4. God always opens a door, do not spit at it. Working and studying at Strathmore College allowed me to earn diverse skills in accountancy, teaching, and mentoring. My salary also helped me pay for my upkeep and send some money to my Mum when I was able. In the most difficult situations in life, God opens a door. Take it.

 Birthing of the business school 

By the time we began the business school, I had spent a decade walking with God as a celibate member of Opus Dei, completed a Masters of Business Administration (MBA) at USIU-A, and was the Director of the School of Accountancy. I had come to realize that my passion lay in entrepreneurship and helping people grow. My passion for the accounting profession was dwindling. Further, I could not find a great business school locally that offered governance and leadership. Many Kenyans went abroad to study business. In October 2004, with the blessing of the Vice Chancellor (VC), Prof. John Odhiambo, I stepped down from my position and began SBS. The one thing I requested of the VC was a certain level of autonomy to bring the idea to birth and this was granted.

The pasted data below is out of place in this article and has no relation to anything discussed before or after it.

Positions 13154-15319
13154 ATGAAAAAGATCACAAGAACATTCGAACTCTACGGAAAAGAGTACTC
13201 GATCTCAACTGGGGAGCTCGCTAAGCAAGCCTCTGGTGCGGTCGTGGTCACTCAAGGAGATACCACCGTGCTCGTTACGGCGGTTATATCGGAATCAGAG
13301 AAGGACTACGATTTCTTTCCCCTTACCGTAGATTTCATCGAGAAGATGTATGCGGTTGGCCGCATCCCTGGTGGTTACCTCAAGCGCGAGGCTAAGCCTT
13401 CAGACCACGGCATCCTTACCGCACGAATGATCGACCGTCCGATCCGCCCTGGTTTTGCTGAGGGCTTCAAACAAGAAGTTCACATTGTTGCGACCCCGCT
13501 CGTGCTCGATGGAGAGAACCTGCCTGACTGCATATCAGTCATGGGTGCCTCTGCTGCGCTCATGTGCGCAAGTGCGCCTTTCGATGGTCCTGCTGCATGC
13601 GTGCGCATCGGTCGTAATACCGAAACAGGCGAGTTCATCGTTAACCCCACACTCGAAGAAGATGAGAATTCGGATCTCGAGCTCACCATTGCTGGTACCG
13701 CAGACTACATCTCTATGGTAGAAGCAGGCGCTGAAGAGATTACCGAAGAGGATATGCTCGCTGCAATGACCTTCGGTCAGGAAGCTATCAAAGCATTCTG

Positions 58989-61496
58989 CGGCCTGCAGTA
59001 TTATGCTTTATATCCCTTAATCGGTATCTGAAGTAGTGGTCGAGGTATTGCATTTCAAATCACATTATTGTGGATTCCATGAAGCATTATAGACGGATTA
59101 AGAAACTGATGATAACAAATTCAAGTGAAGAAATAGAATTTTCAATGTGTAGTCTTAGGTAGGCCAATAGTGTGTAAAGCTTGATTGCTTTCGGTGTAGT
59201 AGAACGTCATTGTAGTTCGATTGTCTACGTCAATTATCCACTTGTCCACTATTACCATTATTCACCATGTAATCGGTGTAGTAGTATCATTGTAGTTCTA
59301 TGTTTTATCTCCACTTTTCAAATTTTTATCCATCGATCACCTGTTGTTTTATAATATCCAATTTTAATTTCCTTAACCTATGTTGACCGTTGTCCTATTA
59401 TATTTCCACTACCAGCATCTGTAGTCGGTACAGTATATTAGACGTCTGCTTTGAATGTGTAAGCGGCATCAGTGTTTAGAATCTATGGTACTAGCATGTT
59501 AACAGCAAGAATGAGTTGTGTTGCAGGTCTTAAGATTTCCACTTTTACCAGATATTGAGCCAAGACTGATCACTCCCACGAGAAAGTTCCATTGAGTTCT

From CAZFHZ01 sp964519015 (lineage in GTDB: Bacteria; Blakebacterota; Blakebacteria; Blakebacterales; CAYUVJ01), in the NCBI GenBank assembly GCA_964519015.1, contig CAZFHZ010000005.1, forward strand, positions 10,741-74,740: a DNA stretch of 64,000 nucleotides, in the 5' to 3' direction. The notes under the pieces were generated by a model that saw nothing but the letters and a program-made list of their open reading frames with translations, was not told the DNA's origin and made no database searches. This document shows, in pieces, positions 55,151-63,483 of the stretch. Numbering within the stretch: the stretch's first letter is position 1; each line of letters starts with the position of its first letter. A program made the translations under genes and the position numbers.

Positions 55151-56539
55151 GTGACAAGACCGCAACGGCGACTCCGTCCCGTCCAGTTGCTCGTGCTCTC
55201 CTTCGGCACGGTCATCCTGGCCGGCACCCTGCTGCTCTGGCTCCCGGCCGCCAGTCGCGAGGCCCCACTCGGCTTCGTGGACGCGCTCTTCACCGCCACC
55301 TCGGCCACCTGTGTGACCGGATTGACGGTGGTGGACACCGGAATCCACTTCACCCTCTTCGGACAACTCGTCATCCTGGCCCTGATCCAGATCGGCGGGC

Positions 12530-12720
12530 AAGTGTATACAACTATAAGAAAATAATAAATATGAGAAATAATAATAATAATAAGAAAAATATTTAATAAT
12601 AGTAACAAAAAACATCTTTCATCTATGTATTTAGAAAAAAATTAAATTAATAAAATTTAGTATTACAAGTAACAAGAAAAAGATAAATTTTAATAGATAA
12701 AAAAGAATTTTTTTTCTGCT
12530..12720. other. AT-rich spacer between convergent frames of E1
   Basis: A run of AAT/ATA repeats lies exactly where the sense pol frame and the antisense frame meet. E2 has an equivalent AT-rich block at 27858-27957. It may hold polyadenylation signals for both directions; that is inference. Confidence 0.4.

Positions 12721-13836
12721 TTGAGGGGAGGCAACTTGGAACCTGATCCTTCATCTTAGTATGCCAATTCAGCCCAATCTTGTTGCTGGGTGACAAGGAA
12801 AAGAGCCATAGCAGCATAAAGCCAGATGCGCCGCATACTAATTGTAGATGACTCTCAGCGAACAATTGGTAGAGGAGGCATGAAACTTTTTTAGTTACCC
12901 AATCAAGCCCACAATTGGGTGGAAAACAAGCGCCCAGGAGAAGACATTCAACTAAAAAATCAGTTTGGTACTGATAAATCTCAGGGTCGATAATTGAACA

In the beginning, we developed an MBA curriculum and partnered with five business schools and some associations. We signed up with IESE Business School, University of Navarra, on 31st March 2005. The first programme was the Advanced Management Programme (AMP) class of 2006, with twenty-six students and in partnership with IESE. Later in 2007, our first MBA class took off. I must say the beginnings were fun. Dr. Vincent Ogutu was then the Director of MBA. We did everything. We assisted with housekeeping, teaching, hotel bookings mentoring, mentored and assisted students…there was no task we did not involve ourselves in. When I look back, I now realize those were growth years for all of us.